Now that he has a new latenight home, can Conan O’Brien exact vengeance against Jay Leno and NBC?
The temptation will be to cast O’Brien’s return this fall fronting a TBS talkshow in pugilistic terms. Indeed, the knee-jerk response in many quarters was to begin casting about for “who (possibly) wins and loses,” as Time’s James Poniewozik put it after the announcement.
But the less simplistic truth is that O’Brien’s audience and Leno’s can happily coexist. Based on audience profile and scheduling, O’Brien is actually more likely to compete with Jon Stewart and Stephen Colbert on Comedy Central, or TBS’ sister Cartoon Network and its raunchy Adult Swim animation block. And they’ll probably be just fine, too.
So who will O’Brien hurt? That’s an antiquated way of looking at things — reflecting a desire to reduce news stories to black-and-white snapshots and programming decisions to some kind of direct, easy-to-digest confrontation. After all, that’s how it was when we could speculate about who would win when Fox placed “The Simpsons” opposite “The Cosby Show,” or “Frasier” went up against “Home Improvement.” Back then, each seismic scheduling shift was the next installment of Ali vs. Frazier — a kind of Thrilla in Sitcomvilla.
Television, however, no longer represents a clear-cut world of zero-sum games, where networks duke it out for a preordained pool of viewers in the same timeslot. Although there are obviously limitations on people’s time, their capacity to watch what they want, when they want has complicated TV’s math to a near-infinite assortment of possibilities beyond simple either-or equations.
Take O’Brien’s planned show as a case in point. A significant portion of those with access to the program — anybody who gets TV via a satellite dish in the Pacific or Mountain time zones — will be able to watch hours before Leno or Letterman take the broadcast stage. Scheduling conflict solved.
As for “The Daily Show” and “The Colbert Report,” that tandem will air directly opposite O’Brien — at least, in their primary telecasts. But Comedy Central helpfully repeats each half-hour four times a day, meaning one needn’t possess one of Poniewozik’s so-called “winners” in this showdown — “the makers of dual-tuner DVRs” — to patronize both channels.
The relatively small audience for any of the latenight entries, moreover, leaves a vast swath of viewers uncommitted to one show or another. Notably, Leno’s latenight return saw him reclaim much of his audience (and his top-rated title) without taking a major bite out of Letterman or “Nightline.” The real choice for many boils down not so much to Jay vs. Dave, but rather staying up vs. going to bed.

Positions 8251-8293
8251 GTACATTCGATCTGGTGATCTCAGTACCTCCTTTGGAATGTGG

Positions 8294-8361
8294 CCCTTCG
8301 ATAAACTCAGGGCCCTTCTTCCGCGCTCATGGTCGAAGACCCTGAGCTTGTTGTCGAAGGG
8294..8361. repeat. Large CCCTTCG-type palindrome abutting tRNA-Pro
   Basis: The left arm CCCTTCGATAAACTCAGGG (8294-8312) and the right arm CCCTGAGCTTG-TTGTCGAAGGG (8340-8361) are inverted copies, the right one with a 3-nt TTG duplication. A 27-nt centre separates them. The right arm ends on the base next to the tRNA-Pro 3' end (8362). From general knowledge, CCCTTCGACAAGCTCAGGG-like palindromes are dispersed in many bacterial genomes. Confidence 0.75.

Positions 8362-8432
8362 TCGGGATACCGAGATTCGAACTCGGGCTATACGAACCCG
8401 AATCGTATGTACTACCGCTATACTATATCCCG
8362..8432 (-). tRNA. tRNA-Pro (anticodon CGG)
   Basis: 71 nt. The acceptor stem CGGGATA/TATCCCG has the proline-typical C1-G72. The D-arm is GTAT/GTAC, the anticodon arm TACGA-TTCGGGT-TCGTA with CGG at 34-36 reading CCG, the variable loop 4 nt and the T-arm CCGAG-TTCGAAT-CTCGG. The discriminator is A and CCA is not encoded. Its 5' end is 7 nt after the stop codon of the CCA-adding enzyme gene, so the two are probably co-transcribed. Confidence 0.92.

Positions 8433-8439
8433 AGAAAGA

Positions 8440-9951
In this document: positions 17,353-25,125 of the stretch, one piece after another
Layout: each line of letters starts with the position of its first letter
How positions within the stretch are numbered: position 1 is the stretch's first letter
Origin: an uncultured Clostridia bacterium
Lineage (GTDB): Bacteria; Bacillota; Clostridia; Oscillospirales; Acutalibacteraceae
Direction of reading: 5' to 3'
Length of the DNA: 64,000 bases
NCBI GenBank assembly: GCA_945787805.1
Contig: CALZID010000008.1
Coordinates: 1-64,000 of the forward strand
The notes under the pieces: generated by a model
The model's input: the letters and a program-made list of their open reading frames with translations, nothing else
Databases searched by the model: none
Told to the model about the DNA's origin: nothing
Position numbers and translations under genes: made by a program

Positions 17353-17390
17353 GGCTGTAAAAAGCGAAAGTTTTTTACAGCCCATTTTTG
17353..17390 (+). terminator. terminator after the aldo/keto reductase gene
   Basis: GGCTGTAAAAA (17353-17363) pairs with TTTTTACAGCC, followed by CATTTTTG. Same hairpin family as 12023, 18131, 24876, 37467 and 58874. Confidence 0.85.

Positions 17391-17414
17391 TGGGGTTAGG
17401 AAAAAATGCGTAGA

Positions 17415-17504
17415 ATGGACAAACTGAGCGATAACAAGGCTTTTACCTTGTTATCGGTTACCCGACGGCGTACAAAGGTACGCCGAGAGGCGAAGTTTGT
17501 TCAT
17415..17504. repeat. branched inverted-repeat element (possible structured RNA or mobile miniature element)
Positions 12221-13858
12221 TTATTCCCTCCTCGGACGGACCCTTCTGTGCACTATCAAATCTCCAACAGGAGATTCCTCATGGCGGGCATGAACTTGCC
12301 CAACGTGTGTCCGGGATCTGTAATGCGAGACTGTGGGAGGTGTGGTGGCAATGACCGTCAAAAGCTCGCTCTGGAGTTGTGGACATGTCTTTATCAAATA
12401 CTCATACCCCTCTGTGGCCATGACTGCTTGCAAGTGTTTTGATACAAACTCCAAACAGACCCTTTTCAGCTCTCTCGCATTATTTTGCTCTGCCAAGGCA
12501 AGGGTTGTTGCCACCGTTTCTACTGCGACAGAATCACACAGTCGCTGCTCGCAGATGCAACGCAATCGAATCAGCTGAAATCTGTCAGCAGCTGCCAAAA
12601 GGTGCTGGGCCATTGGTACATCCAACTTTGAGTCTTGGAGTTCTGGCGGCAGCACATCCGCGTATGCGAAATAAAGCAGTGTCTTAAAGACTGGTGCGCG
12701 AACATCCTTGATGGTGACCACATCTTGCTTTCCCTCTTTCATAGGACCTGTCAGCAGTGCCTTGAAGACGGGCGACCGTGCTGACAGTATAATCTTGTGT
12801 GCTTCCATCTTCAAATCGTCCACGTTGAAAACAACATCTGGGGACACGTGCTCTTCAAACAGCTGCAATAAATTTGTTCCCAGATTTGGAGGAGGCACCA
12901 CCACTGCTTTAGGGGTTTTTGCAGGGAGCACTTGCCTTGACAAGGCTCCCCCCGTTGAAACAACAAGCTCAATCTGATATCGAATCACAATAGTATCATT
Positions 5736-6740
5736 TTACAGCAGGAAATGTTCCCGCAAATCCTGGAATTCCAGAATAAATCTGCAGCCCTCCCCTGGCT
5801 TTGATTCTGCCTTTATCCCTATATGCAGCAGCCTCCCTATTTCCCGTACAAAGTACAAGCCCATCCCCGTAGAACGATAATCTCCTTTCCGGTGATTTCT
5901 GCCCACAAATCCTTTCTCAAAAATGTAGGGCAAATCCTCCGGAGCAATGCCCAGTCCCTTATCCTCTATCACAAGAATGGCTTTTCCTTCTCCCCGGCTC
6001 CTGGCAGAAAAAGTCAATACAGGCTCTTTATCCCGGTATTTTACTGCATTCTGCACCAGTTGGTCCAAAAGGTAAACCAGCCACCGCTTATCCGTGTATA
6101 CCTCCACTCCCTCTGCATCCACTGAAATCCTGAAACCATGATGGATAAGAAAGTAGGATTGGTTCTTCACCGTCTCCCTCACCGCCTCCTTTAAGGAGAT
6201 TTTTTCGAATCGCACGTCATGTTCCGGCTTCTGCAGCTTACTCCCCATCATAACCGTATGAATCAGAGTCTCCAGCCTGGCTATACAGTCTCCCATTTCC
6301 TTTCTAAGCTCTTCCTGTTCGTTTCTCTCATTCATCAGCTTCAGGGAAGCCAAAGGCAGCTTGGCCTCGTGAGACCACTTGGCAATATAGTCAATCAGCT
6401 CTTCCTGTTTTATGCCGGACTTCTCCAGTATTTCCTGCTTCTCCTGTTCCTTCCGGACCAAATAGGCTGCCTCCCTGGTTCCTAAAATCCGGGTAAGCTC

Even where the available audience is larger — namely, primetime — fragmentation and technology have altered the way people consume TV, and thus competitive considerations.
Look no further than the network upfront presentations, which will reconvene in May. In recent years, broadcasters have largely eradicated the chess-match aspects of scheduling as they unveil their lineups, as in “Our queen, ‘American Idol,’ takes their pawn, ‘Cougar Town.’?”
CBS — the oldest-school network — held on the longest to detailing the strategic rationale behind what goes where and audience flow from one program into the next, and even the Eye web has cut back on such windy explanations.
While viewers once faced tough choices about what to watch, DVRs, encore airings, on-demand and downloaded episodes spare them from such sacrifices. Small wonder Nielsen data shows that almost 7 million people regularly time-shift the hits “Grey’s Anatomy,” “The Office” and “CSI” — which all air at the same time Thursday — viewing them some time over the next seven days.
Similarly, ABC’s “Lost” experienced only modest ill effects when Fox’s “Glee” successfully invaded its timeslot. When the final DVR tally comes in, it’s a good bet that a lot of people will have watched both.
It is not enough to succeed,” Gore Vidal once said. “Others must fail.”
In narrative terms, that scenario is certainly more exciting. Yet as O’Brien and his ardent loyalists will discover, in TV, achieving the first part can no longer be counted upon to bring about the latter.